Last night I had dinner with my brother Daniel, one of the partners at Slice of Lime, a Boulder-based web design and development firm. He and I were at TechStars at the end of the day where I gave a talk on “How To Be A CEO.” Afterwards, we had a nice dinner together at The Cheesecake Factory (his choice – I don’t think I’d been there in a decade – and it was surprisingly good), a great talk, and dynamite brother hang out time.
We do this once a month and have committed to each other to try to do this every month for the rest of our lives. For the first 25 years of my life we weren’t that close. While I don’t remember being an asshole older brother, I’m periodically reminded by Daniel about things I did that, while they fall in the “typical older brother” category, also could be consider major asshole moves. We became very close when he moved to Boulder 15 years ago (less than a year after I did) and we’ve never looked back.
We’ve modeled our relationship after our father (Stan) and his brother (Charlie). I’m very close to both my dad, who is one of my best friends, but also very close to Charlie who introduced me to computers when I was 11 and has been a great mentor to me, always inviting me along to meetings with major companies like Lotus, Microsoft, IBM, and DEC when he was the CIO at Frito Lay in the 1980’s. In 2000, Charlie and I became business partners when Mobius Venture Capital invested in The Feld Group and I joined the board. Over the next four years, I worked closely with Charlie and his partners at The Feld Group as they built the company before selling it to EDS in 2004.
While I’ve always viewed my relationship with my dad and Charlie as special, part of what drives that is their incredibly close relationship. My dad is older by about the same amount that I am older than my brother and, while there is the typical older brother / younger brother entertainment, these two guys completely have each other’s back, no matter what. Whenever my dad tells me he’s heading out to Charlie’s farm to hit baseballs (Charlie has a baseball diamond on his property), I can hear the joy and excitement of the kid from the Bronx who taught me how to hit a baseball in his voice.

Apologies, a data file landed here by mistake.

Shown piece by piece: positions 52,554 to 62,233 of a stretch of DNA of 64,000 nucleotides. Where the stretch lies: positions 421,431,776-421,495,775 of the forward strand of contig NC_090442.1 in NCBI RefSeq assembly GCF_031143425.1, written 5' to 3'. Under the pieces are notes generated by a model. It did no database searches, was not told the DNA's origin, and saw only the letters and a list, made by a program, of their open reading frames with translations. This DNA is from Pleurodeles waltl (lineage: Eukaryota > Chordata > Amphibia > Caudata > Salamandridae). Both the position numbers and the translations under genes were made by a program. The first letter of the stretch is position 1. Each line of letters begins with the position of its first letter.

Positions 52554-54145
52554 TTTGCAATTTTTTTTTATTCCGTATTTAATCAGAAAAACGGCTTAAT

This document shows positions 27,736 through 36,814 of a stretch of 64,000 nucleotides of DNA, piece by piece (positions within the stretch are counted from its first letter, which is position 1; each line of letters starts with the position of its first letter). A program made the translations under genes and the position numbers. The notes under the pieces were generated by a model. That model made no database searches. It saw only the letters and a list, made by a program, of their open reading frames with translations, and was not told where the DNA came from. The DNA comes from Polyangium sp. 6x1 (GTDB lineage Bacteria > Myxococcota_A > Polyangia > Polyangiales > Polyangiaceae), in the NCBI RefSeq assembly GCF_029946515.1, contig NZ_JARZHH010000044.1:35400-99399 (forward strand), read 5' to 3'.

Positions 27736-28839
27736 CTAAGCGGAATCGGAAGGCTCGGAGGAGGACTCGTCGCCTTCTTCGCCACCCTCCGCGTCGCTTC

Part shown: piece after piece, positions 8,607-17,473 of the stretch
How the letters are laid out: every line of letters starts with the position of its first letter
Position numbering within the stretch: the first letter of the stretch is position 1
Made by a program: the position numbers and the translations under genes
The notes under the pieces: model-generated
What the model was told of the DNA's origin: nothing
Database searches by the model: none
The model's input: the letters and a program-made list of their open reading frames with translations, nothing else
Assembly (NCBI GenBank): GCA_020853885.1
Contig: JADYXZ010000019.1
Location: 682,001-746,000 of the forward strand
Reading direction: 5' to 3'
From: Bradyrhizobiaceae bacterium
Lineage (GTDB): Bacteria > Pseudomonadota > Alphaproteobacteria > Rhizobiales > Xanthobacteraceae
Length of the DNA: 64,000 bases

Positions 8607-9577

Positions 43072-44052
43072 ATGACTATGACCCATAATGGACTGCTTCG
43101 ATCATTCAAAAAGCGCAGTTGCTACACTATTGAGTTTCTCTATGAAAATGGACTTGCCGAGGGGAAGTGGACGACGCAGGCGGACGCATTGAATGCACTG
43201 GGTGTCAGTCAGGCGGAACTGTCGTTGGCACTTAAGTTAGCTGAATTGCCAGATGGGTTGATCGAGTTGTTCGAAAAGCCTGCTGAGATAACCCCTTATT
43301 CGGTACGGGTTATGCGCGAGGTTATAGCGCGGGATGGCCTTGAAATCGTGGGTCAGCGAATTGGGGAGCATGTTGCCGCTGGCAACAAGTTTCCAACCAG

So Daniel and I try hard to emulate the relationship and take it to another level. While we talk plenty about business stuff, we also spend a lot of time talking about our lives, what is driving us, what stresses us out, and what we strive to do better. We talk about things that only brothers can talk about and instinctively know when the other needs help and support. Often – we just hang out.
As I sit at my desk at my office in Boulder at the end of a Friday of another intense week, I think about how lucky I am to have role models like my father and his brother, both for themselves as individuals and for their relationship. Daniel – thanks for being an awesome brother. And dad and Charlie – thanks for leading the way!